Wanderlust - Rolling Stone
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wanderlust rudd aniston

Apatow Productions/Entertainment Pictures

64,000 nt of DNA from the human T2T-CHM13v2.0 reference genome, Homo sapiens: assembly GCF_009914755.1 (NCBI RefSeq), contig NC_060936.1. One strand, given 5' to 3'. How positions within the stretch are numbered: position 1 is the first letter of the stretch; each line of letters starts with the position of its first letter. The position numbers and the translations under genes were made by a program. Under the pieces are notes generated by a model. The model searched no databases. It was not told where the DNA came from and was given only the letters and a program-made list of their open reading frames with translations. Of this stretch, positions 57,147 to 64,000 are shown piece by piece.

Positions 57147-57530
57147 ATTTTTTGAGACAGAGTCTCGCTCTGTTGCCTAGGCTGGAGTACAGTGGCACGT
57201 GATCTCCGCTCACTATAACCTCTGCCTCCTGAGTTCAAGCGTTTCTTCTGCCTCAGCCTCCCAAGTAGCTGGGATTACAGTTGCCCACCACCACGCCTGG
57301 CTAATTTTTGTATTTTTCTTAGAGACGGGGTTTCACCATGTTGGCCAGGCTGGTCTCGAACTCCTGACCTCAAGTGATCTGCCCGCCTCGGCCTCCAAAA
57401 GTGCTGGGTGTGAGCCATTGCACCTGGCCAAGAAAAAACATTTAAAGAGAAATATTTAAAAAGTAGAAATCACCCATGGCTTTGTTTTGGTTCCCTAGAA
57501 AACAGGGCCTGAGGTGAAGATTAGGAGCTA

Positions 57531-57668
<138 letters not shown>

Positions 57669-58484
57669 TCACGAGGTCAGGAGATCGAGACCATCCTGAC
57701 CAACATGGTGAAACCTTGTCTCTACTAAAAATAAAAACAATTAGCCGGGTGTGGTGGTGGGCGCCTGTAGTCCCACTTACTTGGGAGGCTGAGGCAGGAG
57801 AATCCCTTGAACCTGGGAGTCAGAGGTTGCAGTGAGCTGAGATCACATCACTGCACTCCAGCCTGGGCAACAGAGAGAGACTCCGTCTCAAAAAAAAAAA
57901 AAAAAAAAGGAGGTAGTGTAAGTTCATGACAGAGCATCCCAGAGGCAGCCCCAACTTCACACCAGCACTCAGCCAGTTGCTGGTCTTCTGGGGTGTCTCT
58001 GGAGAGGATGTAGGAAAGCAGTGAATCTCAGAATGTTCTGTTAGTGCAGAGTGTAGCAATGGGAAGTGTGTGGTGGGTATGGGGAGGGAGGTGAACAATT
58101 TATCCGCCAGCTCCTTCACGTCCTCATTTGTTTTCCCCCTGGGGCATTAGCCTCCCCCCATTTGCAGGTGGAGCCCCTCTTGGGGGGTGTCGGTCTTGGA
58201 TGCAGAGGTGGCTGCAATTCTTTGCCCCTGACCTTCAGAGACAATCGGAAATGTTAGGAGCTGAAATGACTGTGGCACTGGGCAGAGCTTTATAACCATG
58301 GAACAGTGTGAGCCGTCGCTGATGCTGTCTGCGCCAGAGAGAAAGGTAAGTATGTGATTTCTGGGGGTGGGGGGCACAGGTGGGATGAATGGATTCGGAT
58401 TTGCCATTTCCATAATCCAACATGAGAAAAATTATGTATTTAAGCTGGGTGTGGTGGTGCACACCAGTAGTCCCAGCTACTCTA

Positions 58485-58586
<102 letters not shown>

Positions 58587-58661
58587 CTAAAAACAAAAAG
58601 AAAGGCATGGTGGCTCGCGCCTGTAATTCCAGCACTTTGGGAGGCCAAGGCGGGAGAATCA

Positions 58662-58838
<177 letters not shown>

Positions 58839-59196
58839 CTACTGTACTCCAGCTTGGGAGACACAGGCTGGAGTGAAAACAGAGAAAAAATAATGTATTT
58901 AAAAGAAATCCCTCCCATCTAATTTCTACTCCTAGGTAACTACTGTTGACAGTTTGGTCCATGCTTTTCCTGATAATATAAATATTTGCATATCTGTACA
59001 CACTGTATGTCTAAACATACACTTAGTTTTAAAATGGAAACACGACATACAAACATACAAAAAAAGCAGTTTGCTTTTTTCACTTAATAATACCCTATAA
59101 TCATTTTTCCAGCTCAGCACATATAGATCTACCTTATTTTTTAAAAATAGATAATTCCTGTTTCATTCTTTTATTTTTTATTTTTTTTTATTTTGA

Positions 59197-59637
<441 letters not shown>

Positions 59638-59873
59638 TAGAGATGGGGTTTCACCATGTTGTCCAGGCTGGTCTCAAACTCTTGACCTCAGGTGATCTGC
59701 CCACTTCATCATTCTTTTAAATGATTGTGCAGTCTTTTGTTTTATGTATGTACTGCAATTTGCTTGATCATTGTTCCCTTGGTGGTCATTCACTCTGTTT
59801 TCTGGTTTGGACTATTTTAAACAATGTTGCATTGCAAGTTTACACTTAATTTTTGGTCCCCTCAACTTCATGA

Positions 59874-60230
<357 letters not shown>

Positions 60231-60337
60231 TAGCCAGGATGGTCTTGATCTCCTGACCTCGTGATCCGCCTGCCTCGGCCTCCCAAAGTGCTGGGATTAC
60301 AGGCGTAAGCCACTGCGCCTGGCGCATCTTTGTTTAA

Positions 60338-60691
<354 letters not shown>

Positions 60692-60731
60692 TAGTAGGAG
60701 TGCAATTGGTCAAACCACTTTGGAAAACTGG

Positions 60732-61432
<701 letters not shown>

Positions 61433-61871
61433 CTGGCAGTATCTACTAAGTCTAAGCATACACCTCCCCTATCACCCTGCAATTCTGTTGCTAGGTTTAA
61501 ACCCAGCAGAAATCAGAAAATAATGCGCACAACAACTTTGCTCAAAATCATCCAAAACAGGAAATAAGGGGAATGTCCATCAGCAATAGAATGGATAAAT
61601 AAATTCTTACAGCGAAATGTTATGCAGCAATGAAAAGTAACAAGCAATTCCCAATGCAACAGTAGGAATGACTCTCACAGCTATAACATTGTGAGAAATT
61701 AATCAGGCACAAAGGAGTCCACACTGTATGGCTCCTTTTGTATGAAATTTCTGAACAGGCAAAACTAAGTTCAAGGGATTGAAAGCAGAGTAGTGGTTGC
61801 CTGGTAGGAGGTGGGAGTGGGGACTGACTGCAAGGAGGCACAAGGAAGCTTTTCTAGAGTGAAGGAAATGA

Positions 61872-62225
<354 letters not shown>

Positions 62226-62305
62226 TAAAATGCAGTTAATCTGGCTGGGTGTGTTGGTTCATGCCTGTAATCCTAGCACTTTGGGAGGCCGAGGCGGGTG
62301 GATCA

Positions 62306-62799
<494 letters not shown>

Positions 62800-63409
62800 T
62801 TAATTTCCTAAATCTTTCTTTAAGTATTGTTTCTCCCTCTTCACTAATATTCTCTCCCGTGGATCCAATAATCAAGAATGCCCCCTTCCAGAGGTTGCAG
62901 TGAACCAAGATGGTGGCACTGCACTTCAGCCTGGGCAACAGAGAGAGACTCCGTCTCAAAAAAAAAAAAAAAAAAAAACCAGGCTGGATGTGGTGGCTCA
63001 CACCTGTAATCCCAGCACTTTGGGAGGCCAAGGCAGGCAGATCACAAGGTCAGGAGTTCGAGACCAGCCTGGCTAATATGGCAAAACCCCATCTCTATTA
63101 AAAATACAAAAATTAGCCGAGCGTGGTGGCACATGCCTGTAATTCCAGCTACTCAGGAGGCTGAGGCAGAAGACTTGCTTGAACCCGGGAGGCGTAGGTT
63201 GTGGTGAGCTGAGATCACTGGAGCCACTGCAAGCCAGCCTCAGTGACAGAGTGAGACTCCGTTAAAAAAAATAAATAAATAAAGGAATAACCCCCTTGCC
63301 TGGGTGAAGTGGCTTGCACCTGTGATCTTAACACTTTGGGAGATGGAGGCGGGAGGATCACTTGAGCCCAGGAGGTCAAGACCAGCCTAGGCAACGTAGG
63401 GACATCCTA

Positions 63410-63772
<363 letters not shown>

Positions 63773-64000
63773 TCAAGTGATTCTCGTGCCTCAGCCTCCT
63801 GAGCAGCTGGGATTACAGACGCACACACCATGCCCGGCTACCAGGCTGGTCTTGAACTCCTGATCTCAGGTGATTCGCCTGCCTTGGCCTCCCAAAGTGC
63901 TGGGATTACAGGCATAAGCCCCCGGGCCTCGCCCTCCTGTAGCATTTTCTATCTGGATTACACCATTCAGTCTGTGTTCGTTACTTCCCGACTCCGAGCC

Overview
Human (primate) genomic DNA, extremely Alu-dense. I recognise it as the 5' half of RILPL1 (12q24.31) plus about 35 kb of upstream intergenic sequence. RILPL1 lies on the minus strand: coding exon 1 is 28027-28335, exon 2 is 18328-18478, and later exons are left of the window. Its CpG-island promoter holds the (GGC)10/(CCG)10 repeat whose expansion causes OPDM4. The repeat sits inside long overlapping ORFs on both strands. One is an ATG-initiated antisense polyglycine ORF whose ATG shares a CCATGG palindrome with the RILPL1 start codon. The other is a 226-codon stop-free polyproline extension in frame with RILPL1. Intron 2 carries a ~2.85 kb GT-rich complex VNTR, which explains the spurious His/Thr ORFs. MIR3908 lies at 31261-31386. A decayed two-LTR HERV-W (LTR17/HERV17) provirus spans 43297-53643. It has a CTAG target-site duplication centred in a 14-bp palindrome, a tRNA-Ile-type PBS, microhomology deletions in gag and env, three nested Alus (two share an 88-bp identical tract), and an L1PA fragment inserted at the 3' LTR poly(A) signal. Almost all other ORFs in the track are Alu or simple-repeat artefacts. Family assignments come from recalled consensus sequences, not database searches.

Paul Rudd is the best friend a movie comedy can have. He always delivers the goods and something extra, usually something wild and weirdly wonderful. In Wanderlust, Rudd lets the funny fly. Like the movie he’s in, Rudd only seems normal. Inside, it’s all deliriously unhinged. Rudd plays George, an uptight Wall Street suit squeezed into a Manhattan micro-loft with his documentarian wife Linda (Jennifer Aniston) until the recession shuts them both down. Off they go to Georgia where his idiot brother (Ken Marino, the film’s co-writer) offers him a job in his porta-potty business. Unacceptable. So George and Linda take shelter in Eysium, a commune where craziness reigns along with pot, acid, dodgy hygiene  and free love. When the luscious Eva (Malin Akerman) offers to get it on with him, George unravels his straight laces. Here comes the Rudd time capsule moment: In a mirror, George rehearses talking dirty to Eva, taking the word “dick” and stretching it into syllables of near-pornographic hilarity. It helps that Rudd is once again working with director and co-writer David Wain, as he did in Role Models and the immortal 2001 indie Wet Hot American Summer. Wain isn’t afraid to let a joke stretch. That’s because the joke, in the expert hands of Rudd, will run off to places you never imagined. I’m not going to pretend that all of Wanderlust rises to that level of inspired lunacy. There are only so many ways to juggle hippie clichés. But when the script sags, Wain and producer Judd Apatow rely on a top team of actors to keep you laughing. Rudd and Aniston build an easy rapport. And Justin Theroux is a hoot as the commune’s sleazy leader. Add Alan Alda, Joe Lo Truglio, Lauren Ambrose, and the priceless Kathryn Hahn as other residents of Elysium, and there’s no way you won’t be tickled. Wanderlust makes escapism an irresistible proposition.


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